Defeat has serious implications. Come January and the new session of the Legislature, the second-term governor intends to recast the formula for the billions of dollars the state sends to local school systems – a balancing act that could pit Georgia’s poorest counties against its richest.

Rejection of Amendment 1 could be seen as a sign of diminished clout, which could make negotiations with state lawmakers more difficult. That may be one reason that the governor’s chief of staff, Chris Riley, is already sending signals of future retribution – asking school systems to explain how they use payroll deductions to collect teachers’ dues for membership in teacher organizations.

The National Education Association is financing most of the opposition to Amendment 1 with $2 million.

The best measure of Deal’s personal investment in Amendment 1 is the fact that – as we mentioned – he has become the campaign’s face and voice. Polls tell us that Deal remains a popular governor, but such a move carries some risk.

Take messaging, for instance. It can be hard for underlings to tell a governor that his phrasing is a bit off.

One of the better justifications for Amendment 1 is that Georgia’s high school dropouts are more likely to wind up in prison than non-dropouts. Many African-Americans – if not most – rightly think we are too quick to lock up their sons. Amendment 1, supporters say, would disrupt the school-to-prison pipeline.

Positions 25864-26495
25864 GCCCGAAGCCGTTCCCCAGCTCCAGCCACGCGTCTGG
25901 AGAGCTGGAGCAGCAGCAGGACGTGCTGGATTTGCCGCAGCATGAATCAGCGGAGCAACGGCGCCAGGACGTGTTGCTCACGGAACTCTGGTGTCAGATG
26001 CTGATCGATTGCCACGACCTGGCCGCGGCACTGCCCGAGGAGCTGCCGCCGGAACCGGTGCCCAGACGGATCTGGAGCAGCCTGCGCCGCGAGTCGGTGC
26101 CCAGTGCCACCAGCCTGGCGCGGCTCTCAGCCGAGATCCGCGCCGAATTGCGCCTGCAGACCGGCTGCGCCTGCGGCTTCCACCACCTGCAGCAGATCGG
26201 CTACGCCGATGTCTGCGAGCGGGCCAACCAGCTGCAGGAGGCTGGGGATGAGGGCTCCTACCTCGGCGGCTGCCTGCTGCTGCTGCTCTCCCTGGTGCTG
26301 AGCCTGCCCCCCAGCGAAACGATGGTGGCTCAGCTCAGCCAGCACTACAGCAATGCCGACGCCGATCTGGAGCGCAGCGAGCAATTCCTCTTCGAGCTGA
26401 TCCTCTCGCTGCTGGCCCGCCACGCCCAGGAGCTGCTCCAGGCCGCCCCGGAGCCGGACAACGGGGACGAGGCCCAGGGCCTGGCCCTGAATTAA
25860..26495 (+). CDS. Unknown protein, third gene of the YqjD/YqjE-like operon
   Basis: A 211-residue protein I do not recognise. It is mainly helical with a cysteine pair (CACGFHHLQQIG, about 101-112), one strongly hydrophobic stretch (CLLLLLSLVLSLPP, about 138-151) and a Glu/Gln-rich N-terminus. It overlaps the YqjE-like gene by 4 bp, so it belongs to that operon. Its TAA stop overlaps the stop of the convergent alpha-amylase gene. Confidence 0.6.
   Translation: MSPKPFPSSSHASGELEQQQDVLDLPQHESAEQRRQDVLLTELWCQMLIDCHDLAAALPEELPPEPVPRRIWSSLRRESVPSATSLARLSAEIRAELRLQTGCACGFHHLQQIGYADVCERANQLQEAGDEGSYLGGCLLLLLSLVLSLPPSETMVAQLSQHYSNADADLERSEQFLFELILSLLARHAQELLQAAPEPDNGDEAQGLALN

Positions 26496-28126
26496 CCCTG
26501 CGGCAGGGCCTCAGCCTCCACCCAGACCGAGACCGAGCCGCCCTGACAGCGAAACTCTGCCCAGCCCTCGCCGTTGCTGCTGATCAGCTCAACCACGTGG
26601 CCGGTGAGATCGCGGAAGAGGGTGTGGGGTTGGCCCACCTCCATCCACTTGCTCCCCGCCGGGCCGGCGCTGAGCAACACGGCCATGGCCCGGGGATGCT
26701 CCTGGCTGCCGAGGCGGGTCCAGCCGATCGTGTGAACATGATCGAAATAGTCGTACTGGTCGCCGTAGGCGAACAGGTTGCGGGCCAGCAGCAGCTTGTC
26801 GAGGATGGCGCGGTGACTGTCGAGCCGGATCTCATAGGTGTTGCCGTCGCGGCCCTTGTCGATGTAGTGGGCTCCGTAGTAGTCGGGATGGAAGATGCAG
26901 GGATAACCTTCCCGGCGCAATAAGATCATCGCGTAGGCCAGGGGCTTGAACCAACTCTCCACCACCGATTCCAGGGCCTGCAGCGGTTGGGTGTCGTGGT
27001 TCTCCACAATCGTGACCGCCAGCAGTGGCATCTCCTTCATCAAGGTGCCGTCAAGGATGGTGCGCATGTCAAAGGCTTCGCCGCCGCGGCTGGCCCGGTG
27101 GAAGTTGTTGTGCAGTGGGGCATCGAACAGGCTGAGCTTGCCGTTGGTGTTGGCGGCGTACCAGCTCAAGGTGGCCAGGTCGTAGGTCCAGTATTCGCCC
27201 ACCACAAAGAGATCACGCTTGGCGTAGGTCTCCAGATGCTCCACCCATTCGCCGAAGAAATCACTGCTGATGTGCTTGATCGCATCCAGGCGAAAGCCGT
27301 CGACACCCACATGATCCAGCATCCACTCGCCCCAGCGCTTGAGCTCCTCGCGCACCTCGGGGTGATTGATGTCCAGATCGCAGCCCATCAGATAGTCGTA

But in an apparent effort to reach conservative Republicans, or voters who think Amendment 1 has nothing to do with their excellent school systems, Deal has altered the prison argument somewhat.

In that interview with Bluestein, Deal said he had a warning for conservatives who might view persistently failing schools as an abstract problem. The students who drop out of those schools are “more likely to go into a life of crime,” the governor said, “and they’re going to branch out.”

“They’re going to go to those school systems where people are more affluent. Where they have cars that they can hijack. Where they have houses they can burglarize. Where they can find victims for whatever criminal activity they are pursuing,” he said. “So it does impact us all from a criminal standpoint.”

At a state Capitol event on Wednesday, my colleague was part of the scrum when the topic was pursued. Deal said there was no dog whistle in his earlier remarks.

“It’s the facts of life. If a criminal is a burglar, they’re going to go to homes that have something worth burglarizing. If the criminal is somebody who is going to steal a car, they’re going to find the best car they can in order to steal that. It has no racial overtones at all,” the governor said. “It’s a matter of fact.”

In 2012, Deal was behind the successful campaign to pass a constitutional amendment to allow the state to create charter schools in local jurisdictions. It succeeded in large part because the governor was able to attract the support of African-Americans who have their own personal histories with a dysfunctional education system.

This isn’t that campaign.